Green algae can revitalise streams poisoned with mine acids
TRAVERSED by numerous toxic and highly acidic streams, coal-rich Jaintia Hills is the victim of affluence.
Since mining is unregulated in Meghalaya, people in this district indiscriminately extract coal from beneath the land they own, using primitive techniques. Children squeeze into rathole-like tunnels, extracting coal with hands. Heaps of mine spoils and coal lie scattered. Runoff water, leaching out toxic heavy metals from the coal, and acidic effluents from the mines poison water sources, turning them yellow, smothering plant and animal life alongside.
Two scientists from North-Eastern Hill University in Shillong have found a way that could potentially heal these toxic streams—by planting filamentous green algae, or Microspora quadrata as scientists call it.
The scientist duo stumbled upon the algae during a field trip to Jowai in 2008 to study the variation in the heavy metals load in the streams in different seasons. The town along the National Highway-44 is the hub for coal trading in Jaintia Hills. “We noticed M quadrata growing luxuriantly in these streams, which do not support any other life form due to high acidic content,” says P Ramanujam. She and her colleague Mautushi Das monitored the amount of algae and heavy metals across five streams near Jowai for two years. The streams were flowing adjacent to coal heaps on the roadside or through rathole mines, both active and abandoned. For all the four seasons, acidity of the streams ranged between 3.18 pH and 4.35 pH. This is when pH of the nearby Myntdu river into which these streams flow was 6.67.
The scientists examined the algae and found they have an immense capability to adsorb heavy metals, such as iron and lead. The accumulation of heavy metals in the algal mat was higher than in the stream water, in all seasons and at all sites.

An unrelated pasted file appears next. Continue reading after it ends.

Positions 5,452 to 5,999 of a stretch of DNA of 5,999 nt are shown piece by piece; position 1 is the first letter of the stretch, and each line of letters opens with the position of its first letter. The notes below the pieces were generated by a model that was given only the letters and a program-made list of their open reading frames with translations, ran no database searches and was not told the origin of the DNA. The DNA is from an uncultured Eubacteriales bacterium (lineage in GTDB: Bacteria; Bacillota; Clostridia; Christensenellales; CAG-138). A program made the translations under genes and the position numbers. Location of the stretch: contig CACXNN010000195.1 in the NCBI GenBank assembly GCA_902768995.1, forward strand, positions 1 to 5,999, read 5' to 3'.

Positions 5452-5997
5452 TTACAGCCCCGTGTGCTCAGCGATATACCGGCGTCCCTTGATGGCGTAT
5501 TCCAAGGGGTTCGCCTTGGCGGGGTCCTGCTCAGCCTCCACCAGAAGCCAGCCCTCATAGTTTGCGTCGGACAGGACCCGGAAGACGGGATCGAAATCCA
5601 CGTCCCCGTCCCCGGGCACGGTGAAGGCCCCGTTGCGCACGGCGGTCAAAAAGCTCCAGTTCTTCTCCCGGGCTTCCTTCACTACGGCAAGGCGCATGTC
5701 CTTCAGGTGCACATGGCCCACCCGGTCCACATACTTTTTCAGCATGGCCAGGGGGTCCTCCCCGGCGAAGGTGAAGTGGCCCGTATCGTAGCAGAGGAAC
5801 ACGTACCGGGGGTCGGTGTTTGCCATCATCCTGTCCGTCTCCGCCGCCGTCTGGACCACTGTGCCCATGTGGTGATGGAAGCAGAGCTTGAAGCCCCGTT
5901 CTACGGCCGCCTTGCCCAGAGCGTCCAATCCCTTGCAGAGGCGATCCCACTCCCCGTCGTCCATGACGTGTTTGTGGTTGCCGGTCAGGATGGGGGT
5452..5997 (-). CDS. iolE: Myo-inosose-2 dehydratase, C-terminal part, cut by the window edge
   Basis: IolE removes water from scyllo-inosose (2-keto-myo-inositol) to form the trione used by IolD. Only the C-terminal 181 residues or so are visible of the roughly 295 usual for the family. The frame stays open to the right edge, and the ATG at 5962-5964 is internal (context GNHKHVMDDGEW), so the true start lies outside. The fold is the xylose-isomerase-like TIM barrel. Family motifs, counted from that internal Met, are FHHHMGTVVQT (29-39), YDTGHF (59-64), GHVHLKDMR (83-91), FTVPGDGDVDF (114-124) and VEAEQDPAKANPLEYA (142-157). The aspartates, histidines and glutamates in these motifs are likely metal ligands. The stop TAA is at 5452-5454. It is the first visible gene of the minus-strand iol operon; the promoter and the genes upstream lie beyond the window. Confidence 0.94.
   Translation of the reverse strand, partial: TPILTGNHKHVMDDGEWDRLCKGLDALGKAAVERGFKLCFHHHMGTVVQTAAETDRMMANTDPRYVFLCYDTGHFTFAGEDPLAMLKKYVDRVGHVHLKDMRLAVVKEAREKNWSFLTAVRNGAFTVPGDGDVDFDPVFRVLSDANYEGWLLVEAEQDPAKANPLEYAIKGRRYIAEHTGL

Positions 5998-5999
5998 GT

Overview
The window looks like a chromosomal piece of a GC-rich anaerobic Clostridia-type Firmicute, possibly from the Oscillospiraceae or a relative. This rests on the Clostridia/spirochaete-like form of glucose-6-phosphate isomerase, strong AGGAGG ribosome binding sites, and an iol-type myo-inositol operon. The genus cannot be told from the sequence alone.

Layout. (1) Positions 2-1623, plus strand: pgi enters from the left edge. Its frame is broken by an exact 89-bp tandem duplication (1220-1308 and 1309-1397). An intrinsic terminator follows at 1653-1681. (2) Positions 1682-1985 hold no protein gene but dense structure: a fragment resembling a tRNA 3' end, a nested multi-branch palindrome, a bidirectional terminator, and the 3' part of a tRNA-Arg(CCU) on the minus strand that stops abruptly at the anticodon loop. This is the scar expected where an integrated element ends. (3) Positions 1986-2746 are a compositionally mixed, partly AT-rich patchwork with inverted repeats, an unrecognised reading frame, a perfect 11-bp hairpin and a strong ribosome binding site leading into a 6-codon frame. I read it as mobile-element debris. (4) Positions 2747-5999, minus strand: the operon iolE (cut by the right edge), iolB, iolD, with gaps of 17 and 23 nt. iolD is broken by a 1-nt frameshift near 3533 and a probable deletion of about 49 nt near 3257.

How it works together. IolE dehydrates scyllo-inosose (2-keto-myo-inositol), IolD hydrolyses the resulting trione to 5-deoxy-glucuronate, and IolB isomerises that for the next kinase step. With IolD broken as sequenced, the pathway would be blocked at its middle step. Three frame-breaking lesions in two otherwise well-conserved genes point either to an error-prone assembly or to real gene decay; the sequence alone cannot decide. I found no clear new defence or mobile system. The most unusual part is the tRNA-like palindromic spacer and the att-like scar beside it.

Accumulation of iron was maximum at coal storage sites during autumn and that of lead was maximum in active mining areas during spring. The load of manganese was significantly high at storage and active mining sites in spring and summer-monsoon seasons. The load of heavy metals varied in the streams corresponding to the growth of the algae, which was the least in monsoon. It seems the algae thrives on acidic water and the metals brought by the mine effluents, says Das. It could help reduce the toxic effect of those metals to certain level, they noted in the report published in International Journal of Botany on August 30. The scientists have brought the algae samples to the lab for further investigation and plan to introduce the algae in other degraded streams.
Environmental activists are not hopeful. Arpan Sharma of Samrakhan Trust says one could talk about remediation if mining in the region was scientific. Over six decades of unregulated mining has pushed the streams beyond recovery.
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